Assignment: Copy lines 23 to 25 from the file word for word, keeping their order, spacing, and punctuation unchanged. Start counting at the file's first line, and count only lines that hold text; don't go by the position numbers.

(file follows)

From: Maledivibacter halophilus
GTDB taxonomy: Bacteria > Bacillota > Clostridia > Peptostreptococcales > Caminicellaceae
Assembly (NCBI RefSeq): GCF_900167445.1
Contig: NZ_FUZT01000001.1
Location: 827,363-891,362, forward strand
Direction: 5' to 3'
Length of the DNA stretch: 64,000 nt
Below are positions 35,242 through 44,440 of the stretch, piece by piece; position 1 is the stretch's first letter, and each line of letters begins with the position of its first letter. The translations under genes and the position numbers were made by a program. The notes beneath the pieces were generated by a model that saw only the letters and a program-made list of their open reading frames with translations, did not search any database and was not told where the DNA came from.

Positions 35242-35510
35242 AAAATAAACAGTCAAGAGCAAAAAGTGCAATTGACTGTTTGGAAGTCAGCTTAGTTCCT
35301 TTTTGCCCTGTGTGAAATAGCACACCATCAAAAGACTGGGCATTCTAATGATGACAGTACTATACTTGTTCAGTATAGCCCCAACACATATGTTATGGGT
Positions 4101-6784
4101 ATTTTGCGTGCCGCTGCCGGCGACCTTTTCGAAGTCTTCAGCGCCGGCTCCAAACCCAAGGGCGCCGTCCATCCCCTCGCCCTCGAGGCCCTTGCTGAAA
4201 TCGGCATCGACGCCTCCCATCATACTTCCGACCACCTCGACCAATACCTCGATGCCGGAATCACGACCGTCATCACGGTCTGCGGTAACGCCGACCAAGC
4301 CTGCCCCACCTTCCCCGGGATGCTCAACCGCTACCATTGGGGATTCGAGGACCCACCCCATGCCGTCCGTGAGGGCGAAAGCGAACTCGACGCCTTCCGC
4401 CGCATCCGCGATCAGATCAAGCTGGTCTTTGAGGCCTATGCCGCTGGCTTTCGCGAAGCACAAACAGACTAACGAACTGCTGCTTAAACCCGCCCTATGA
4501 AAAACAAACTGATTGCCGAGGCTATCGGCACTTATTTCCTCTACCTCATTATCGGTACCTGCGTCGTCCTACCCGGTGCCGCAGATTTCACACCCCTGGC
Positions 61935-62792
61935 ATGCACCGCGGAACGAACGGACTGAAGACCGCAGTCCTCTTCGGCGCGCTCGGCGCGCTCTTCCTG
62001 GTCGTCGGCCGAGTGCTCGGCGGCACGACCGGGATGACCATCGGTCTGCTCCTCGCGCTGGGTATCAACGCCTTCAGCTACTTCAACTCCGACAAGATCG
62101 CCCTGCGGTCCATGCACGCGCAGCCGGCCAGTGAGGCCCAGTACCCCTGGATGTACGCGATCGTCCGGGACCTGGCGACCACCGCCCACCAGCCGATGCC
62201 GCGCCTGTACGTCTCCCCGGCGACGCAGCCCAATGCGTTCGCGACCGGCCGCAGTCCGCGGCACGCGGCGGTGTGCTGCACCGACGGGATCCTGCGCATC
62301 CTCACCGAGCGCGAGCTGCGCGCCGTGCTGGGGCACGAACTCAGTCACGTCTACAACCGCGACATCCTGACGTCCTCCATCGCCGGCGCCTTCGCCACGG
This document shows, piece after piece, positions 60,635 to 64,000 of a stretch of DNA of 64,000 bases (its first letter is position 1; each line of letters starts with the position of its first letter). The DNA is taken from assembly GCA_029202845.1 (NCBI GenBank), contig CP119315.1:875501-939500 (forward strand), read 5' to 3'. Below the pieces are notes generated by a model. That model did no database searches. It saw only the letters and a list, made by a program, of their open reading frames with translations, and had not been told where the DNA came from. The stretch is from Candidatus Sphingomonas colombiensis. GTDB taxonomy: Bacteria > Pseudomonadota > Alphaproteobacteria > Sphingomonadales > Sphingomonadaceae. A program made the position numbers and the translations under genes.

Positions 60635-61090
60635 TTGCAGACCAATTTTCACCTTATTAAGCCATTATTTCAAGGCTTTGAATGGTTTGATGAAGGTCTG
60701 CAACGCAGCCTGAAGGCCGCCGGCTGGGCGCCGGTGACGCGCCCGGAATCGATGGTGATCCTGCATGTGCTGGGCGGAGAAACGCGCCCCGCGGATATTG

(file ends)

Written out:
62301 CTCACCGAGCGCGAGCTGCGCGCCGTGCTGGGGCACGAACTCAGTCACGTCTACAACCGCGACATCCTGACGTCCTCCATCGCCGGCGCCTTCGCCACGG
This document shows, piece after piece, positions 60,635 to 64,000 of a stretch of DNA of 64,000 bases (its first letter is position 1; each line of letters starts with the position of its first letter). The DNA is taken from assembly GCA_029202845.1 (NCBI GenBank), contig CP119315.1:875501-939500 (forward strand), read 5' to 3'. Below the pieces are notes generated by a model. That model did no database searches. It saw only the letters and a list, made by a program, of their open reading frames with translations, and had not been told where the DNA came from. The stretch is from Candidatus Sphingomonas colombiensis. GTDB taxonomy: Bacteria > Pseudomonadota > Alphaproteobacteria > Sphingomonadales > Sphingomonadaceae. A program made the position numbers and the translations under genes.

Positions 60635-61090